MORRIS: To trim debt, hike taxes and cut ... ?

Greg Morris
January 12, 2013
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MorrisAs Brent Musburger said when he spotted Miss Alabama in the crowd at the BCS National Championship game— “Whoa!”

The exclamation is also an appropriate reaction to the additional taxes we’ll pay effective this year and beyond. In fact, after further review, “Whoa!” doesn’t even begin to describe the feeling.

First, we’ve got the American Taxpayer Relief Tax Act of 2012, which just got done after the first of the year. Don’t you love that name? It’s got such a warm and fuzzy feel to it.

For starters, all wage earners have to pay that extra 2 percent payroll tax now that this tax holiday has expired. The extra 2 percent applies to all taxpayers, not just those greedy rich people. In a household that has two married wage earners earning more than the $113,700 maximum withholding per year, the combined tax bill will be $4,548 more this year. That little ol’ 2 percent is a 48-percent increase (6.2 percent versus 4.2 percent) over what we’ve paid the last two years.

Then there’s that pesky personal exemption phaseout for individuals making $250,000 per year and couples that make $300,000 or more per year. Their deductions will be limited even more. (Like these deductions haven’t been chopped dramatically in years past.) Again, this affects only the rich folks, and sticking it to them is OK.

But let’s not forget those ultra-rich people making more than $400,000 individually or $450,000 or more as a couple. Their top marginal tax bracket is rising from 35 percent to 39.6 percent. Granted the 39.6 percent threshold applies to taxable income, after deductions and exemptions, but it’s still a hit. That’s no hill for a climber. Bring it on. What else have you got?

Do you have any capital gains or dividends? That rate goes from 15 percent to 20 percent in 2013. That doesn’t include the 3.8-percent surcharge on investment income those greedy rich folks will pay to help defray the cost of Obamacare.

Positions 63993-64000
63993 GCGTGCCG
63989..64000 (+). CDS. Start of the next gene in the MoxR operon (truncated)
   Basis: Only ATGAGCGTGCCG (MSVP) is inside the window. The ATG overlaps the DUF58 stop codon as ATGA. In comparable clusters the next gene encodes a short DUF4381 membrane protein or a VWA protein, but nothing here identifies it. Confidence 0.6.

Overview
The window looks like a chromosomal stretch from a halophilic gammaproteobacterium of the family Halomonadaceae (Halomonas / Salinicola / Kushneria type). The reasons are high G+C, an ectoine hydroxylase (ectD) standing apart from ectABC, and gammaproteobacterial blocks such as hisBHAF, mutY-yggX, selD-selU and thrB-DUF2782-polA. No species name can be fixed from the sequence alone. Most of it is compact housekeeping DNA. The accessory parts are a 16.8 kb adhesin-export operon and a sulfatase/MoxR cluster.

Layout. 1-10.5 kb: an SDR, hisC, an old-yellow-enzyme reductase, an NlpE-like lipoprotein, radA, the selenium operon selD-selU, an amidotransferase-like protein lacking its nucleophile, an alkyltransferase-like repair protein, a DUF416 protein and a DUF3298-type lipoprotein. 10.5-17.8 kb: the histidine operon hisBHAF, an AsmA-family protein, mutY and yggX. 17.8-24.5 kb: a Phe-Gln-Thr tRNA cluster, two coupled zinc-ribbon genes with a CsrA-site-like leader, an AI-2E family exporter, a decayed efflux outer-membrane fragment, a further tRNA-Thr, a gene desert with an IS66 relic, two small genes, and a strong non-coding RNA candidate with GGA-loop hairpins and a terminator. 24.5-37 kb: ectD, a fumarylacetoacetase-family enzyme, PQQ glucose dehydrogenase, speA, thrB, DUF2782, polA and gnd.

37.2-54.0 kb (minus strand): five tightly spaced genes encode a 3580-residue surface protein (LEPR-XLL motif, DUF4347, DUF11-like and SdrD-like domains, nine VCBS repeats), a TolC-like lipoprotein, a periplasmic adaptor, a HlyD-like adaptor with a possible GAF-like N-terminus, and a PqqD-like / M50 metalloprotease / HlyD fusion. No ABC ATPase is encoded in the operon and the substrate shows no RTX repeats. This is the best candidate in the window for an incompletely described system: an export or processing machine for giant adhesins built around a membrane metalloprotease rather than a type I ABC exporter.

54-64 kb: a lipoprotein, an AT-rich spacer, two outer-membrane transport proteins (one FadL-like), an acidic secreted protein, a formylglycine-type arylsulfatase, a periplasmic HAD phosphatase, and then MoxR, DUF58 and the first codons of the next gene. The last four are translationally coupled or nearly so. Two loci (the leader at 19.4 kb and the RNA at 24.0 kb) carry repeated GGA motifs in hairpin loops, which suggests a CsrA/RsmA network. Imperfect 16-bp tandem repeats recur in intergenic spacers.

If you’re dealing with a large estate, the top tax rate for gift and estate taxes rises from 35 percent to 40 percent. Yes, government officials know that money has already been taxed once, but they insist it’s their right to tax it again.

Here’s a partial list of new taxes to help pay for Obamacare that kick in this year.

• The aforementioned 3.8-percent surcharge on capital gains and dividends for individual filers earning $200,000 and married couples earning $250,000 or more. Are you selling your home in 2013? Capital gains from that sale could figure into this mix. But again, this is only for the rich folks.

• Medicare payroll taxes increase 0.09 percent for individuals making $200,000 and couples making $250,000 or more. Remember that the FICA payroll tax is capped at $113,700, but the Medicare payroll tax just keeps going up.

• Health care itemized deductions will be limited, which hurts all families facing high medical expenses.

• The amount you can contribute to a flexible spending account has been limited to $2,500 per year.

• Corporate deductions have been limited, and medical-device manufacturers and importers face a 2.3-percent excise tax. (The list goes on and on.)

It’s not new this year, but I always like to mention the Alternative Minimum Tax in these discussions. This tax was designed by the IRS for those taxpayers who need to pay even more than the prescribed tax rates, just because, as the government sees it, they haven’t paid enough already.

What do we all do as a result of this extra money we’re forced to pay the government? We figure out how to cut out and delay spending on all kinds of products and services. Those cuts hurt businesses and the economy. Even those rich folks will cut back. Keep it up, and we risk being taxed into another recession.

Speaking of reducing expenses, how are we doing with our goal of cutting government spending? Have we made those cuts amounting to $1.2 trillion that were agreed to in 2012? I can answer that—no. Did we get any spending cuts with the Tax Relief Act just passed and signed into law? I can answer that one, too—no.

Regarding spending cuts, my advice to Republicans and moderate Democrats is to dig in and don’t give any ground on this one. It’s time to take the charge card away from the people who continue to abuse it.•


Morris is publisher of IBJ. His column appears every other week. To comment on this column, send e-mail to gmorris@ibj.com.


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